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Tajikistan Cedes 1,000 Kilometers of Disputed Border Area to China

Jan. 14 – After roughly a century of tension, Tajikistan’s lower house of parliament ratified an agreement to redraw its border with China, giving China control of roughly 1,000 square kilometers of a 28,500-square-kilometer area under dispute in the remote Pamir Mountain Range.

Tajik Foreign Minister Khamrokhon Zarifi hailed the decision to cede roughly 3.5 percent of the disputed territory to China as a “great victory for Tajik diplomacy.”

“This is an important political event and will promote further expansion of Tajikistan’s ties with China,” Zarifi said according to The Times of India.

The territorial dispute dates back to the end of the 19th century and neither the Czarist Russian Empire or the Soviet Union was able to reach an agreement with China over the region.

China is the largest investor in Tajikistan and has invested vast sums of money in the country’s energy sector, as well as given favorable interest rates on loans for infrastructure and other public works projects.

Tajikistan’s Parliamentary deputies, though, said that they had remained ignorant of the intergovernmental agreement with China until only recently.

“The ratification of this protocol contradicts the constitution, which says the territory of our state is united and indivisible,” said Mukhiddin Kabiri, chairman of the Islamic Revival Party of Tajikistan and one of only two opposition members of parliament.

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25 Responses to Tajikistan Cedes 1,000 Kilometers of Disputed Border Area to China

  1. Chris Devonshire-Ellis says:

    China’s bilateral trade with Tajikistan is about USD500 million per annum, while various loans have been made totaling another billion dollars. If one were to be cynical, one could make a case for 1,000 sq km of mountainous Central Asia Real Estate to be worth about that much. How does that compare with real estate prices in Shanghai I wonder? Or how much to buy the entire country? – Chris

  2. The_Observer says:

    Your cynicism is overdone.
    China and Tajikistan negotiated this transfer back in 2002 and China accepted 5.5% of her original claim. You mentioned Tzarist Russia which was responsible for grabbing the disputed area from China in the 19th century. And Tzarist Russia wasn’t the only one as Britain, France and Japan were also hiving parts of China off at the time. The Tajiks when they got their independence in the 1990s fell into civil war. Even their own officials said that if China was to have grabbed a whole province of Tajikistan at the time no one would have come to the latter’s aid. To secure another one of their borders and ensure both peace and investments from China 1,000+ sq. kms is a small price for the Tajiks to pay. Both the Chinese and the Tajiks get along fine and were doing so even before this land ratification transfer. Both are members of the SCO and China is currently the largest investor Tajikistan.

  3. HK says:

    Tajikistan is a sparsely populated country. What would China do if China is India? Well sikkimized the country! This means drowning the country with migrants from China, then claim discrimination of the migrants. Finally the migrants voted the poor country into China and lauded it as an exercise in democracy. This happened in 1975 to Sikkim:



    In the early 1990s, India attempt the same feat using pretty much the same tactics to Bhutan.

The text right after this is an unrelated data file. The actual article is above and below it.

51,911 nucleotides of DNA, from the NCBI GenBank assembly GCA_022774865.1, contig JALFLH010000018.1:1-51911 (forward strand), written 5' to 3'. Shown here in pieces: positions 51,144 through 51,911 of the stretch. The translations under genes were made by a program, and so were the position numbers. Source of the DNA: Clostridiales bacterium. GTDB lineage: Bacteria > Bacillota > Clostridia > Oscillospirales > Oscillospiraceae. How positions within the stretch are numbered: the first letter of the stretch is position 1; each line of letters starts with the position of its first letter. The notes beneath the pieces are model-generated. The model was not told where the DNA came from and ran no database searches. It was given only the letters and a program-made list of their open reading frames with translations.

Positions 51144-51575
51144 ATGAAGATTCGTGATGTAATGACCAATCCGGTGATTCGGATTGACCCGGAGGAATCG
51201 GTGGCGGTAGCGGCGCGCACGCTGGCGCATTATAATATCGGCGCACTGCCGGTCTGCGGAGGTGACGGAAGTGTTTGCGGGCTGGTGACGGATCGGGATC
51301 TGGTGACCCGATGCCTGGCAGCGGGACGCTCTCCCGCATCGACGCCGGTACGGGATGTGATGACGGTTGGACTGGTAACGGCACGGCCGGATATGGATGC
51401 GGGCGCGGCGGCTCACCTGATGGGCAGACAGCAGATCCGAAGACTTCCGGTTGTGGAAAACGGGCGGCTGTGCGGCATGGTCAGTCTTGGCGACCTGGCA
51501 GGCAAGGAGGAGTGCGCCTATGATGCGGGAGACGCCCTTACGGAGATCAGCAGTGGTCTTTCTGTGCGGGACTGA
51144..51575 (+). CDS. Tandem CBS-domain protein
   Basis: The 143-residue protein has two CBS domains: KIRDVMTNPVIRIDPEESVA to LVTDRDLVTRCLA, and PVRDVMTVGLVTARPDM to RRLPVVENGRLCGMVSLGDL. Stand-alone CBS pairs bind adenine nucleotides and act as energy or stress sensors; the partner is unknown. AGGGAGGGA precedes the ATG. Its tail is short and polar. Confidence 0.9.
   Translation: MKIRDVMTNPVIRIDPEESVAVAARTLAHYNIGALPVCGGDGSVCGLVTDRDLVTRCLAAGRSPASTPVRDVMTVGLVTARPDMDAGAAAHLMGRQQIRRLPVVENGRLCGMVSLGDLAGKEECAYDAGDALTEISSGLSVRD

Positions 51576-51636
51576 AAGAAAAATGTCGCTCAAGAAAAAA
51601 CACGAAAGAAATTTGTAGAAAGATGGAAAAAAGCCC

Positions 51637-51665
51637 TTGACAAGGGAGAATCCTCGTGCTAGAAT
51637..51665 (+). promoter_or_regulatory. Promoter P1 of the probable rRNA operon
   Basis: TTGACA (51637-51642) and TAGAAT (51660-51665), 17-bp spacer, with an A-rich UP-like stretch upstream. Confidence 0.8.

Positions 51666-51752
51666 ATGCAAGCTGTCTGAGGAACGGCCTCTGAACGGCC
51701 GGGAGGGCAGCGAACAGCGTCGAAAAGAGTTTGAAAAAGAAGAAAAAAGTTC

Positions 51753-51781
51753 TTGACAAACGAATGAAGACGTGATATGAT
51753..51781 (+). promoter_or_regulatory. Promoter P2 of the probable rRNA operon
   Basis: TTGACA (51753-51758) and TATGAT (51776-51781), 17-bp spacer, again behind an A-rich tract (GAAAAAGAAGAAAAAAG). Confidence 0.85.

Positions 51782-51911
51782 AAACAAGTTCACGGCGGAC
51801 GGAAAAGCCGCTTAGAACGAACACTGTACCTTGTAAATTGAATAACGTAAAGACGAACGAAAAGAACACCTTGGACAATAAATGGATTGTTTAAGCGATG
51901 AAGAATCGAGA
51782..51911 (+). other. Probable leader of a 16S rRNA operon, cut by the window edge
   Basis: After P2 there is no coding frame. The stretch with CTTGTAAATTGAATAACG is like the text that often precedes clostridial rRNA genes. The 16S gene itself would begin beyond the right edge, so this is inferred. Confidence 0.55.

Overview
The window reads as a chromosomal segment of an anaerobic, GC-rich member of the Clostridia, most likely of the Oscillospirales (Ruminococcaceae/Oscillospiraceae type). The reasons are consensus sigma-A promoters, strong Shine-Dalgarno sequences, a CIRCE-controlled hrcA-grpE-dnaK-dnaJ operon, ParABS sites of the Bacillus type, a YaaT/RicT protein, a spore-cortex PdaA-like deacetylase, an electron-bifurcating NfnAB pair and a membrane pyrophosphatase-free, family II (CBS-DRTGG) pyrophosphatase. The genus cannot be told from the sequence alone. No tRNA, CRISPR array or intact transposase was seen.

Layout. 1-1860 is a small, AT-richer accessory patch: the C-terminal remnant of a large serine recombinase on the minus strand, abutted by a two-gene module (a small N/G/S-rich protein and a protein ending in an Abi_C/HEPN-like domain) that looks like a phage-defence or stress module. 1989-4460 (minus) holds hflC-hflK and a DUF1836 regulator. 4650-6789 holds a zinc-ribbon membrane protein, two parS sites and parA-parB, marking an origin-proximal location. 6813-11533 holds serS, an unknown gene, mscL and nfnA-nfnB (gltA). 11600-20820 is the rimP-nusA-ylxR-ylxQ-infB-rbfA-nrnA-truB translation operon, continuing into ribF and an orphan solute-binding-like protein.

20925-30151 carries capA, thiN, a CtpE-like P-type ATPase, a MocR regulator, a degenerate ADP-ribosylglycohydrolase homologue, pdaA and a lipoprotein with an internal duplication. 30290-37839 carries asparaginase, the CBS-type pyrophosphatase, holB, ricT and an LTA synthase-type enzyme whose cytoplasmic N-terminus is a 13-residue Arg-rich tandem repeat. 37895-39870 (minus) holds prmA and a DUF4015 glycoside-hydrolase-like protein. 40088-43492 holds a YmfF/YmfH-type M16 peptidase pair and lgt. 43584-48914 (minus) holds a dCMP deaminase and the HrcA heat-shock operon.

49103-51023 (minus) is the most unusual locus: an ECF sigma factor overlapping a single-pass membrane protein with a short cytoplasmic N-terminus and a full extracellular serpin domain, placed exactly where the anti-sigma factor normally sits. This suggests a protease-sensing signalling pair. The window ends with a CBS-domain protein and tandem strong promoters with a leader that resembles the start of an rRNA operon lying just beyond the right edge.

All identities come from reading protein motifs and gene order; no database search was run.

4. Patriot KG says:

    The_Observer is telling the reality, whereas Chris you are trying to awake the patriotic feelings of Tajiks. Actually, it was the case in Kyrgyzstan and China came up with the historical documents related to land. However, another issue arise from this. If both countries let the China to ratify the boundaries, how we van be sure whether China will not come with new douments related to boudaries issue. It is really dangerous and the citizens of both countries must be aware of that.

  5. It is the economic might of China which has clinched this deal and Tajiks have been prudent. The rising new Chinese middle class reads western think tank journals and believe in Might.

  6. JJ says:

    This is more of a victory for Tajikistan than for China.

    For the Chinese, they don’t really care that much about the extra mountainous land. They just want to settle the dispute and move forward.

    For the Tajiks, to settle a century-long dispute with your banker and investor by ceding a mere 3.5% of disputed territory (ie, retaining just about the entire disputed territory) is an absolutely fantastic outcome!

    You can’t really ask for more.

  7. Chris Devonshire-Ellis says:

    You’re right, I was being facetious. To make amends, there’s more on China/Tajik trade here: http://www.china-briefing.com/news/2008/05/22/china-reconnects-with-tajikistan.html
    Thanks – Chris

  8. HC says:

    This is more a victory for Tajikistan than China. China was asking for more than 28 times that amount of land.

    And let’s be serious, China could have taken it militarily, economically or any other way. Tajikistan isn’t a Japan, India or Russia etc. And Russia wouldn’t have helped it in a war.

    Imagine if China decided to cut aid or trade?

    This way, Tajikistan has resolved its border disputes while maintaining most of it’s territory.

  9. JJ says:

    Tajikistan is not a unique case.

    China has a history of settling border disputes in a very generous way.

    This article includes a list of China’s settlements with its neighbours :


  10. Deek says:


    How about Tibet and its demographics?

    And the demographics of Western province of Xinxiong (I hope my spelling is right)?

    Sikkim, Kashmir, and Arunachal are integral part of India. Its better to learn the present realities than dig up some 20 thousand old papers that mean nothing. Deal with it.